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...from the Inside Line forum on 2006 RAV4 discussions (post #3634 by wizzobutter):
http://townhall-talk.edmunds.com/direct/view/.ef57396/3624

wizzobutter said:
"In case any of you do not get this magazine, here are the results. They tested both the Base I4 and Limited V6 models. They compared them to the Subaru Forester and the Suzuki Grand Vitara. The RAV4 Limited V6 got an "Excellent" rating and a score of 83 out of 100. The base I4 model got a "Very Good" rating and a score of 77. The Forester got a rating of "Very Good" and a score of 71. The Suzuki Grand Vitara got a "Good" rating and score of 56. Tested in another issue, the Honda CRV got a "Very Good" rating and a score of 73. The Jeep Liberty V6 got a rating of "Fair" and a score of 38.
The RAV4 Limited got "Highs" for Agility, fuel economy, rear seat room, access, controls, refined and quick V6 powertrain. The only "Low" listed was "Thigh support for some drivers". In acceleration tests, the V6 RAV4 got a 0 to 60 time of 6.7 seconds, the base I4 was 9.8 seconds. The V6 got 22 MPG and the I4 got 23 MPG. All ratings were "good" or better except for the headlights, which were rated as "fair".
I'm puzzled by some numbers. The ground clearance of the V6 limited is 6.5 inches and the base I4 was at 7.0 inches. Why would there be any difference? Must be the tranny. The Toyota RAV4 booklet from the dealer listed 7.5 inches for both. Also, I thought I read somewhere that the maximum load for the V6 was over 1100 pounds. CR has it at 825 pounds. Also, the booklet has the turning circle at 34.8 feet for both the Limited and Base models. CR had it at 39 feet for the Limited and 37 for the Base. The Base model had the optional 17 inch wheels. and both had the Yokahama Geolander G91 tires.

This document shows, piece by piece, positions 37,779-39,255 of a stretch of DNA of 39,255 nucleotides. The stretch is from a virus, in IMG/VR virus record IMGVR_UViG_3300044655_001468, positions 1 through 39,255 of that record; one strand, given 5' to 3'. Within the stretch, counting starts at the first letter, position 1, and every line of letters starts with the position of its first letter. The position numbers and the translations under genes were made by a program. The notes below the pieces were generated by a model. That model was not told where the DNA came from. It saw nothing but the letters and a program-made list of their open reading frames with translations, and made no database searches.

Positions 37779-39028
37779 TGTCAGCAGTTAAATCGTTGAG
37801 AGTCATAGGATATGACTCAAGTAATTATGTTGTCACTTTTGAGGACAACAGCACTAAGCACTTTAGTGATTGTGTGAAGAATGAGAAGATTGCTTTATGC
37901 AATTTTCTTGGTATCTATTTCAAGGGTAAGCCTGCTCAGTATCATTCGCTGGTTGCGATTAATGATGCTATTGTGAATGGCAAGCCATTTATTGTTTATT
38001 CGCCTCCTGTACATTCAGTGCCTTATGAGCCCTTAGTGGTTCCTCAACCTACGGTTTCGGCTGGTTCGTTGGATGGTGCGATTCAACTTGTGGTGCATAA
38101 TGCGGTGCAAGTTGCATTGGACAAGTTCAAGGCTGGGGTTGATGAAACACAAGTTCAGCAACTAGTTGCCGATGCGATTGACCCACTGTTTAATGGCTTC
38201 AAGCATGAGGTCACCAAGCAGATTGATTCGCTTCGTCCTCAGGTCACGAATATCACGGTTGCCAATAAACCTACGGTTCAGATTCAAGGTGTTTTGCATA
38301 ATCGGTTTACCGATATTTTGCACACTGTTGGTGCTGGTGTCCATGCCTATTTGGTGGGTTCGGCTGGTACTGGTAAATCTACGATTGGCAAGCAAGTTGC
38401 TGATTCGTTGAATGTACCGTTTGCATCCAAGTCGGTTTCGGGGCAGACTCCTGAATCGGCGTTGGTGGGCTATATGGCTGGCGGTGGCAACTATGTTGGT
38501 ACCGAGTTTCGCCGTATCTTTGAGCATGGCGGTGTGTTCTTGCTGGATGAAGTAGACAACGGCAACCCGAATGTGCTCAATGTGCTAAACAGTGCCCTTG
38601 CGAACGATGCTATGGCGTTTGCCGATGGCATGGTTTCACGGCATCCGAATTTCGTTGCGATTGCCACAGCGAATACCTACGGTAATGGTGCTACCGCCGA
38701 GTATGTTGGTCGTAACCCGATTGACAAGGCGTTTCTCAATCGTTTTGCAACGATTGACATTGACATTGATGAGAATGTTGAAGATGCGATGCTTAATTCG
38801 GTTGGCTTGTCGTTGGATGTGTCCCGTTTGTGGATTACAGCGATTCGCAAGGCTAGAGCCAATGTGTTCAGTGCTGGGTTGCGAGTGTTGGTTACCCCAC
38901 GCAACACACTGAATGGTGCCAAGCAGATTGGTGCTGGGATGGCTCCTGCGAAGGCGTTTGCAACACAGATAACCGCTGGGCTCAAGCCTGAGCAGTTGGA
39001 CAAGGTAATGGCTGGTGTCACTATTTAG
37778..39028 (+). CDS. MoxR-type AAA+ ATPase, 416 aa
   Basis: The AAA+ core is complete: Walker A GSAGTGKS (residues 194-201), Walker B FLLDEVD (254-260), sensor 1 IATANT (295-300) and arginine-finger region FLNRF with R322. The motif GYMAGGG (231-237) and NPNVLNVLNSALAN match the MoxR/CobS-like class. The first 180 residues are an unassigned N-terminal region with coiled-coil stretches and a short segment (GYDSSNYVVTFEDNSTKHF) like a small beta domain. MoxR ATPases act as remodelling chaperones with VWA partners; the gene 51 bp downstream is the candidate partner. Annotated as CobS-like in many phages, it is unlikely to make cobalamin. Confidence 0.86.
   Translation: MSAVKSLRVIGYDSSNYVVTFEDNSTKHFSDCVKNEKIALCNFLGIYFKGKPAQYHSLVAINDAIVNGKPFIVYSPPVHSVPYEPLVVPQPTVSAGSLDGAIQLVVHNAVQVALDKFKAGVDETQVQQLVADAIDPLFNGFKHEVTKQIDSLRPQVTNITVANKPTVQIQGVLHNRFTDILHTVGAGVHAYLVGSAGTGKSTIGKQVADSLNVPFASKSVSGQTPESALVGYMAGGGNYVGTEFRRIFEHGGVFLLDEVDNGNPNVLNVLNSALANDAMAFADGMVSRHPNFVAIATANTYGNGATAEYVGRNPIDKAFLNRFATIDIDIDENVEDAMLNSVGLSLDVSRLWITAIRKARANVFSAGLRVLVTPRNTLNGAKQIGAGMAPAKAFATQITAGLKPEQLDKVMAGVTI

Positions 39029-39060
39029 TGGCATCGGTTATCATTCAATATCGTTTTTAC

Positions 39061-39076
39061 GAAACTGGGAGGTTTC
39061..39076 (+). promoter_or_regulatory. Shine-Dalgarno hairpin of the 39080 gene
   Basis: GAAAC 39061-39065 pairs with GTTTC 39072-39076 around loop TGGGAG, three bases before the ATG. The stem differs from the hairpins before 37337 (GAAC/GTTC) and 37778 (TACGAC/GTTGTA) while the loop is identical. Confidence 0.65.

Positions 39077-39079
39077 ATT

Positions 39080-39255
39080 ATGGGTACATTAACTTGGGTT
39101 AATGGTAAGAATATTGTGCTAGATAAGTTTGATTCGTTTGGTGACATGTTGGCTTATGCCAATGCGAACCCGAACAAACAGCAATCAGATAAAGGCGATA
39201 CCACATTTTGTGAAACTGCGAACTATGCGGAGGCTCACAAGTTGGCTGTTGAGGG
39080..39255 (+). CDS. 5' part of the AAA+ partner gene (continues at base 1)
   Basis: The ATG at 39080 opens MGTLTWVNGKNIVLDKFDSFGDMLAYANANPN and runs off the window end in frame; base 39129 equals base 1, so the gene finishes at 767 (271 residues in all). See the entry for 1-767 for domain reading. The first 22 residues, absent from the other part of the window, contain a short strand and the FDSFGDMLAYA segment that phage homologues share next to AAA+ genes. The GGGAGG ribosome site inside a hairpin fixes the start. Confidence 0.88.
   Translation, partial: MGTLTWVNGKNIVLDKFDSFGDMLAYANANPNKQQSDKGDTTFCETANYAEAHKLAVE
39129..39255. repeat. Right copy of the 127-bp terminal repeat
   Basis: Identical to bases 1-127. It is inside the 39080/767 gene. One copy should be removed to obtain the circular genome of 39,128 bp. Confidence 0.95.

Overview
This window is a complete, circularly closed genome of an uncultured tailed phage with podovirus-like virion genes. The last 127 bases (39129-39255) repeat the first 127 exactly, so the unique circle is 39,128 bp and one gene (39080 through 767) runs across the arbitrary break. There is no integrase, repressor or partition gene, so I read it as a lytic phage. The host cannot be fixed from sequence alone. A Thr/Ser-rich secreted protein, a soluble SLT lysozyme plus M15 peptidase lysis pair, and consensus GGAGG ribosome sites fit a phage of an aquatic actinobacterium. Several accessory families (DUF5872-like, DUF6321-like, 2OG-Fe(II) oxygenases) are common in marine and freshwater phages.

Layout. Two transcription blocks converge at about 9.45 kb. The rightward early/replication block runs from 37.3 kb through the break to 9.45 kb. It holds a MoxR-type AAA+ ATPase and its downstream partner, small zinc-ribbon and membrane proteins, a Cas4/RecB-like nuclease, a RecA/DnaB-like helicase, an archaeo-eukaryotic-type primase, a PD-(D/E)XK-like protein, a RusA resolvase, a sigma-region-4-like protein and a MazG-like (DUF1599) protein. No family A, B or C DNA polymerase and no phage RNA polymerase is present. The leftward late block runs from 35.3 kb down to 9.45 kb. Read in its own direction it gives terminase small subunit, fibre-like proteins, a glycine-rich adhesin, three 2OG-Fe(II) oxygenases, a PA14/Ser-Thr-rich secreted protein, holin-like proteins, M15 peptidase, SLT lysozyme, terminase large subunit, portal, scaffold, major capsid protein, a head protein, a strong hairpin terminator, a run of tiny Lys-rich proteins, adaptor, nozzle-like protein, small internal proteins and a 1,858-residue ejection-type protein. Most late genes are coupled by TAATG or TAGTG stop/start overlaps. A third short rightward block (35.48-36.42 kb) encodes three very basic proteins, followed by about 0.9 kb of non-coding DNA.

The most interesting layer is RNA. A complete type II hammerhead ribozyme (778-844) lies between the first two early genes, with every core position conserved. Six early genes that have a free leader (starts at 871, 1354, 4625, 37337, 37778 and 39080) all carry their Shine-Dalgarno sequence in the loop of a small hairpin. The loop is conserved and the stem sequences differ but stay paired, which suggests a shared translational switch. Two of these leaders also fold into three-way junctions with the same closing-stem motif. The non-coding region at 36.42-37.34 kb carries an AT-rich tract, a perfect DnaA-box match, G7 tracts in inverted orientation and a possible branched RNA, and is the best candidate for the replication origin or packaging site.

What I found interesting is that the RAV4 V6 Limited got 4 MPG more than the Suzuki Grand Vitara V6, even though it had 84 more horsepower, 100 pounds more weight, and was faster to 60 MPH by 2.8 seconds (6.7 vs 9.5). The Subaru Forrester got the same MPG as the RAV4 V6 (22) but only had a 4 cylinder 173 HP engine and weighed 500 pounds less. Toyotas's V6 is very economical."

One unusual comment was the following: "traction control brings the vehicle to a crawl in slippery conditions". I assume then that the Base model was a FWD version. So, out of 14 compact SUVs, the RAV4's are 1st and 2nd. "